Valleys & Ridges | Dayus Roofing
2. Valleys - It now very common to line the valleys (where two different slopes come together) with ice and water shield. Shingles in a valley on. In our OPINION -DF, while roll roofing (or peel and stick ice and water shield Where two roof valleys meet, for example above a gable dormer, a soldered joint . A roof valley is formed where two roof slopes meet. Metal sheds ice and water faster than shingles, reducing the risk of ice dams and blockages of debris. Also.
In the age where 3-tab shingles were the standard in roofing, it was common practice to take the same shingle used to cover the roofing slopes, cut it into 3 pieces and use it to protect your hips and ridges.
Today, where laminate products are the overwhelming shingle of choice, specific shingles are manufactured for the hips and ridges.
It is still OK to use a 3 tab shingle if you can find a colour to match your shingle of choice, but it is recommended by manufacturers to use specialty cap shingles for laminate and designer products to compliment their enhanced warranties.
Hip and Ridge cap shingles are traditionally a single layer shingle, but manufacturers are now producing double layered shingles, and even shingles that are folded to create superior strength and design. Valley Valleys are created where two roof slopes meet.
Because of the volume of water and lower slope along valley lines, valleys are particularly vulnerable to leakage. There are two basic types of valleys: Open Valleys Open valleys are so defined because the valley line remains uncovered by the primary roofing material.
Open valleys are protected by a combination of ice and water shield and metal. The eaves edge is the lower area on the roof where the water drains towards, typically where the eavestrough are attached.
How to Repair a Roof Leak in a Valley – DIY Guide
There are specific regulations dictating the use of eaves edge underlayments. Your roof type, overhang width and roof slope will dictate the option best suited for your roof. Here is a list of the typical products you may see on a contract proposal.GAF Pro Series Leak Barrier Valley Installation
No eaves underlayment at all. This peel and stick rubberized membrane is used in problem areas on a roof such as in valleys, around skylights and at eaves edges.
Ice shield is an excellent product but it does not guarantee against leaks, especially leaks due to ice dams. Shingle types and brands: As you can expect not all shingles are of the same quality and not all warranties are the same. It is important to know that the shingle warranties are covered by the manufacturer and not by the installation company.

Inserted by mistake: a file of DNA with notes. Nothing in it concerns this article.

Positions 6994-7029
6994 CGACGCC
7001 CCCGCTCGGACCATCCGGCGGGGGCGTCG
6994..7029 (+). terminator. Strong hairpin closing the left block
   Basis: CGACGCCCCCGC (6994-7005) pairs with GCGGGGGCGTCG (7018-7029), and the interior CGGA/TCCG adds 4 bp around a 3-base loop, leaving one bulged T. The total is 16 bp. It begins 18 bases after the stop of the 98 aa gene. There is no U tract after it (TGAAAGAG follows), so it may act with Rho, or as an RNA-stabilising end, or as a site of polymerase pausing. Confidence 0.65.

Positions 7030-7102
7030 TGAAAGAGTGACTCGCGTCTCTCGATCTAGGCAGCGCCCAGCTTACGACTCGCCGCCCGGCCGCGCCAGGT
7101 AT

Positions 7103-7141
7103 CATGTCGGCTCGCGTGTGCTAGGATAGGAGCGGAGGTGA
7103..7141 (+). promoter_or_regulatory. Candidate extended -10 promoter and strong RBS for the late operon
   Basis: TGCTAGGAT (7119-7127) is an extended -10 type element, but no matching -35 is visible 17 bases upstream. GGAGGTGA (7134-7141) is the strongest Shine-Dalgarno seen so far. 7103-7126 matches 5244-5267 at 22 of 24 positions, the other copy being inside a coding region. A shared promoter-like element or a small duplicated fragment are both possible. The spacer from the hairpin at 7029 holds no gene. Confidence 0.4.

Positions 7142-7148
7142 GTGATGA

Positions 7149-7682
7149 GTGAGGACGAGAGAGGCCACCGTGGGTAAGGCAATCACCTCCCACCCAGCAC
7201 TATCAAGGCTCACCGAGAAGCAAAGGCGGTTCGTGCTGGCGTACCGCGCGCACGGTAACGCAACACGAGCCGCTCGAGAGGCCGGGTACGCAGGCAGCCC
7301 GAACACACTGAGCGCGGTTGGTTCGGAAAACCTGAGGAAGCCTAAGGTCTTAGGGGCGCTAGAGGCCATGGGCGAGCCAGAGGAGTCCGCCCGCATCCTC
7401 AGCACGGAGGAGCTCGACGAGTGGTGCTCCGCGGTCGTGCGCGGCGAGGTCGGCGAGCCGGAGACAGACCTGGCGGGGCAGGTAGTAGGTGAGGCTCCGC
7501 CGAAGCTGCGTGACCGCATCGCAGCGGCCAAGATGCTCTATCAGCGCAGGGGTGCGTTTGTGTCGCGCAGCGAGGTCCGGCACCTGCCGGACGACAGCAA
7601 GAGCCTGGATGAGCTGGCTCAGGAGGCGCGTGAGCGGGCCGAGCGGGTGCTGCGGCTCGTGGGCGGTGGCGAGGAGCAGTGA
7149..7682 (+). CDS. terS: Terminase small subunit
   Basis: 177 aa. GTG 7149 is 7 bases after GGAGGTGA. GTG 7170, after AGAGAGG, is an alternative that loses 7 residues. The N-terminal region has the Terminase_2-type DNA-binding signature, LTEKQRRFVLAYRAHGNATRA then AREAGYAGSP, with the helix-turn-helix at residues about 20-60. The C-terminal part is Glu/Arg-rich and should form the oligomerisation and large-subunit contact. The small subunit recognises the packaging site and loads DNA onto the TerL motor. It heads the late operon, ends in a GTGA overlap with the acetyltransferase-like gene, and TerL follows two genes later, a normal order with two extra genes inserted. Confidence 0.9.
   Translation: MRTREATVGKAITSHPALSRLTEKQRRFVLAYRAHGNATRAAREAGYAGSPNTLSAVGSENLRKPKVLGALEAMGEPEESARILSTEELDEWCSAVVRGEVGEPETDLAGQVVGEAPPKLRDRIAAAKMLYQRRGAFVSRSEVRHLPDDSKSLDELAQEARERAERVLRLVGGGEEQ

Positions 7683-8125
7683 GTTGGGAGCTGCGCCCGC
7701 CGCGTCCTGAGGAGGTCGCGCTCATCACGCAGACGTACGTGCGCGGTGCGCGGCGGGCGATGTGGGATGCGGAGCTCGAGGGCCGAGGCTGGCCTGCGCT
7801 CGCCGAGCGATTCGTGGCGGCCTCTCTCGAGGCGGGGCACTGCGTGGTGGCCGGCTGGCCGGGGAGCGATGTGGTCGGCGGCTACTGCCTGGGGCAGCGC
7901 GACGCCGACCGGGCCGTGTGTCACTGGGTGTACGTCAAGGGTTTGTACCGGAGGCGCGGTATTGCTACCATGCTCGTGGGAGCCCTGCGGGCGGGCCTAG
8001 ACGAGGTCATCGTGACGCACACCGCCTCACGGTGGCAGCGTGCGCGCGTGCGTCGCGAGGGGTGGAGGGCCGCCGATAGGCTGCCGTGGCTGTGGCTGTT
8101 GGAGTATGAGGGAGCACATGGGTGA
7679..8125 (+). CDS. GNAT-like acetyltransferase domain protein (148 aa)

Options Install 15 lb felt: Felt is an optional but strongly recommended secondary barrier of protection for your roof.
It is also used to level off an uneven board deck and may be required in certain applications and with certain types of shingles.
It is time proven product that has performed well for many years.
Problem Areas | Dayus Roofing
This would replace the 15 lb felt underlayment option. If the ice and water shield is missing, then you will have to remove the shingles on both sides along the valley, put ice and water shield in place and re-shingle the roof. You can check to see if the ice and water shield is installed by going into your attic and checking for it through the spaces in the boards, if there are any spaces where the roof valley is located You will not be able to see much if you have plywood for a roof deck.
You can also put up a ladder towards the valley on your roof, lift up a few shingles and check to see if the ice and water is in place. If it is missing, then you will have to make sure it gets put in place. If you have multiple valleys on your home, you may have to consider a complete re-roofing jobespecially if your roof is rather old, and will need to be replaced soon.
Aging shingles in a roof valley areas can create fissures and cracks that permit moisture to pass through. Intact shingles create a water barrier in a new or a well-maintained older roof.
Exposure to sun, wind, rain and snow gradually cause shingles to dry out, shrink and break apart. Eventually pieces of roofing shingles may actually blow or be washed off the roof.